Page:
How to protect your plants from a freeze

With potential low to mid 30s in the forecast

How to protect your plants from a freeze
PIc from Gail Coltes (Source: NBC12)

RICHMOND, Va. (WWBT) - Here’s some advice from Master Gardener Intern Gail Coltes as to how you can protect your gardens from a winter chill in May. It may be difficult to protect your plants from Friday nights chill, since it’s coming in after some even rain. But we can still try on Sunday.

It’s going to be close to a freeze-- hopefully most of us come out OK. But I’ll be doing my best to protect my tomatoes, basil, and peppers!

I posted the tips below on my facebook page, and Gail is watching the comments if you have any questions.

From Master Gardener Intern Gail Coltes: “Friends, if you’re in the eastern half of the country record breaking cold is...

Posted by Andrew Freiden NBC12 on Thursday, May 7, 2020

1. Water thoroughly before the cold starts. Water is a fantastic insulator. Plants cells that have taken up water are stronger than those without. Water also transfers the heat of the soil outwards, and can protect against frost forming.

2. Cover your plants! Things that do NOT need covering include: (assuming your temperatures are above 28*) broccoli, lettuce, cabbage, radish, onion, peas, garlic. Things that DO need covers include: tomatoes, eggplants, peppers, winter squash, summer squash (zucchini, yellow crookneck, etc), beans, okra, melons.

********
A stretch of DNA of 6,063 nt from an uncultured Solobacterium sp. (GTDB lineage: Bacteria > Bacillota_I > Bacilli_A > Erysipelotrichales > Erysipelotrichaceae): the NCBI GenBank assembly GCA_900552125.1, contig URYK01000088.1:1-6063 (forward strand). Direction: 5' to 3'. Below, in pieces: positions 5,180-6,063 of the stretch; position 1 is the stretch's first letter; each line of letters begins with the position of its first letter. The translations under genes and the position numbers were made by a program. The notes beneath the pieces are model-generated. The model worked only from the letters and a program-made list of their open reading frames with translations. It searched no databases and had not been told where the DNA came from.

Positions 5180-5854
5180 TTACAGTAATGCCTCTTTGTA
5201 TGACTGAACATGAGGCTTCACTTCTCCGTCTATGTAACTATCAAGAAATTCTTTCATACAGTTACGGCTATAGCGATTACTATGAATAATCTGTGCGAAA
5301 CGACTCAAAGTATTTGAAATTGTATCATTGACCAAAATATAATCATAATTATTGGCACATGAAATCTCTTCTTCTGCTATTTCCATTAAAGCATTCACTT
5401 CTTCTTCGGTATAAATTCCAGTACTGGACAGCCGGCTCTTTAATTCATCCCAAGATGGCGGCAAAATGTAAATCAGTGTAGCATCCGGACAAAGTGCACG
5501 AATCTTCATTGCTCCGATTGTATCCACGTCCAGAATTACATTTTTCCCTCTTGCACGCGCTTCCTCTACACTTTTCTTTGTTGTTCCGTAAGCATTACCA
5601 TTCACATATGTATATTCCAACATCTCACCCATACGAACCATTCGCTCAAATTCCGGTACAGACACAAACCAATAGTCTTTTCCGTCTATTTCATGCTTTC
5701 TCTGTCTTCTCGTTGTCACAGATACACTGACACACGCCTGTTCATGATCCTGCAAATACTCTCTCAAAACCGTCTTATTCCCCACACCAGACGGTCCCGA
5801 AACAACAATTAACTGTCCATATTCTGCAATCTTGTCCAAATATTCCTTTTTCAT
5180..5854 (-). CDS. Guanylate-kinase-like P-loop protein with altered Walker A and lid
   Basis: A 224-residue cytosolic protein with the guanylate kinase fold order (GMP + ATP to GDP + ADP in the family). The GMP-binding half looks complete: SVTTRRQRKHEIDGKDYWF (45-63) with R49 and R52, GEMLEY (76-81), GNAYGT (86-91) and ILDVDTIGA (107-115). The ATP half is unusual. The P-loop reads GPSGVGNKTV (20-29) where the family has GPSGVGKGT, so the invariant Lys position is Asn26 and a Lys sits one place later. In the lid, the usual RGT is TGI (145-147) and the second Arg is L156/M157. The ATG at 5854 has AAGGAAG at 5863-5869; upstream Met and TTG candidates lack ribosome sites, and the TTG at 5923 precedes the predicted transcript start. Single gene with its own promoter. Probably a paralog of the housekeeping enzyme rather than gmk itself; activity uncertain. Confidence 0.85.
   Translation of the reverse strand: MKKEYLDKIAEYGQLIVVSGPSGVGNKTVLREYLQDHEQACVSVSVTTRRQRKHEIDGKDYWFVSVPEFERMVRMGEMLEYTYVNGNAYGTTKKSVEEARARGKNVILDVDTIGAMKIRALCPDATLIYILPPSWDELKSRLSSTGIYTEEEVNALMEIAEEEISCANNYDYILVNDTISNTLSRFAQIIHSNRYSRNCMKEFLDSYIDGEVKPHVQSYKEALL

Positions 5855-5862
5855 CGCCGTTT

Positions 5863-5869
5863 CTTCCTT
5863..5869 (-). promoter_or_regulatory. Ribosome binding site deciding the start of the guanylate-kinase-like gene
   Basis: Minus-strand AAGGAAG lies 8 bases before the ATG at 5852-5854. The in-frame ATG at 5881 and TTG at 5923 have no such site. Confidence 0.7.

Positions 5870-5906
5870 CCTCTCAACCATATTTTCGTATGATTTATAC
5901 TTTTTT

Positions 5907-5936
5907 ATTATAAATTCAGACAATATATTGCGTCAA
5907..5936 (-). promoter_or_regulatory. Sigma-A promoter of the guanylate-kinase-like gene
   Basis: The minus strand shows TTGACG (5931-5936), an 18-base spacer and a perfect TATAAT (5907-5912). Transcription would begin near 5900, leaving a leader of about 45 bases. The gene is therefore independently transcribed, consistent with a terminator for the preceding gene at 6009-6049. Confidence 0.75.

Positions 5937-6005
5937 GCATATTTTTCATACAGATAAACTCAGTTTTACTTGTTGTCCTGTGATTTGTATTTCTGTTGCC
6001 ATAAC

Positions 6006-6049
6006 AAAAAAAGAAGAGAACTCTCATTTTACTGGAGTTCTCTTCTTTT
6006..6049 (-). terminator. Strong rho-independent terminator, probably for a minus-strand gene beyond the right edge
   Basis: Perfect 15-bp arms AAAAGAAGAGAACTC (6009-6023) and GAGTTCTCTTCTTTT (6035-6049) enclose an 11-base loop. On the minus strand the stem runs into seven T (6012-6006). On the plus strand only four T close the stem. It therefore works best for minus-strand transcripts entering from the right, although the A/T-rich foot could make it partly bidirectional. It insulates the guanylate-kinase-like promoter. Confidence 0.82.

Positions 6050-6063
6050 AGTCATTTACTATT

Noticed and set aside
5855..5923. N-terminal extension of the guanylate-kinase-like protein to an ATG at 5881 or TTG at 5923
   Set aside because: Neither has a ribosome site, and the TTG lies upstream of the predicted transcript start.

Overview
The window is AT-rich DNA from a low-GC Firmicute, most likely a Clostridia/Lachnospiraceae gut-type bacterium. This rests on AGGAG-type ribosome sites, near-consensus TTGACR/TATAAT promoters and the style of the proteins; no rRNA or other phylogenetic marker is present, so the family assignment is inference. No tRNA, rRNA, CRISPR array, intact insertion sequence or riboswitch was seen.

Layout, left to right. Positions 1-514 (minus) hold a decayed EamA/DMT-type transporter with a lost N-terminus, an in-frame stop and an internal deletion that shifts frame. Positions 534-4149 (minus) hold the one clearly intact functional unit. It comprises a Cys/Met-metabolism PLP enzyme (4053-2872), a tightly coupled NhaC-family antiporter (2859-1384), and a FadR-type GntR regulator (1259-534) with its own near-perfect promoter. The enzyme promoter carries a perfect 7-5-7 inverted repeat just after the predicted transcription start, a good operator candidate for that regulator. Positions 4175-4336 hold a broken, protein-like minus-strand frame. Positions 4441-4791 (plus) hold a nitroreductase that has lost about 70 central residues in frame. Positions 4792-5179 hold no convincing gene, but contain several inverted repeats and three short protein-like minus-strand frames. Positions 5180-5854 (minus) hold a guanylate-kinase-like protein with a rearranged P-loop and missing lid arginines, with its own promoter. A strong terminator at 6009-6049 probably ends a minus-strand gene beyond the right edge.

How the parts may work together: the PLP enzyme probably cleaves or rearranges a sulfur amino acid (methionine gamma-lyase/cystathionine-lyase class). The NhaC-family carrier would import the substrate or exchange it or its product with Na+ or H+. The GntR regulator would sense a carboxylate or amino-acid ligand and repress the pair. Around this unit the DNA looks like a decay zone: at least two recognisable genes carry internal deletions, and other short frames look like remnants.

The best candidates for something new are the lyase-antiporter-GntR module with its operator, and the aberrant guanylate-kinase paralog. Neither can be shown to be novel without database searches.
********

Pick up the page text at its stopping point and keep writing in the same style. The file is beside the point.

3. Be creative with your covers. Clear plastic totes make perfect greenhouses. Use bedsheets - they can always go in the wash when the weather breaks. Check your local nurseries for frost cloth. Lowe’s and Home Depot carry 6 mil plastic in the paint department. Use 5 gallon buckets, old flower pots, etc.

4. DO NOT LET PLASTIC TOUCH YOUR PLANTS. Plastic will transfer the cold and injure the plant where it touches the plastic. If using 6 mil plastic, use hoops or stakes to keep it off the plants. (You can cut hula hoops from the dollar store in half and make hoops for row covers. You can also buy thin lengths of PVC and simply push each end into the ground and make a hoop. Then clip your plastic to the hoop.)

5. Propagate your tomatoes. Tomatoes produce suckers in between the stem and a branch (see photo). Each sucker is a brand new tomato plant, and is a clone of that tomato. Snap them off, and either set them in a cup of water or a container of soil. The suckers will form roots in about a week. Then you’ll have backup tomato plants for free in case any of yours don’t survive the cold.

6. If using anything clear or frost cloth, it can stay on your plant as long as your outside temps stay 65* or under. It’s about 10-25* degrees warmer under cover than the outside air depending on the type of cover you’ve used. Your plant cooking is not a good thing. I’ve kept everything covered all day for the last few days as it’s been cool during the day and night. Tomatoes and peppers loathe cold weather - they’re tropical plants. Giving them a temperature boost helps them grow strong and healthy. Exposing them to prolonged periods of cool / cold weather can stunt their growth (*especially* peppers...tomatoes are more forgiving.)

If you’re using flower pots, bed sheets, or buckets remove them after the sun comes up.”

PIc from Gail Coltes
PIc from Gail Coltes (Source: NBC12)

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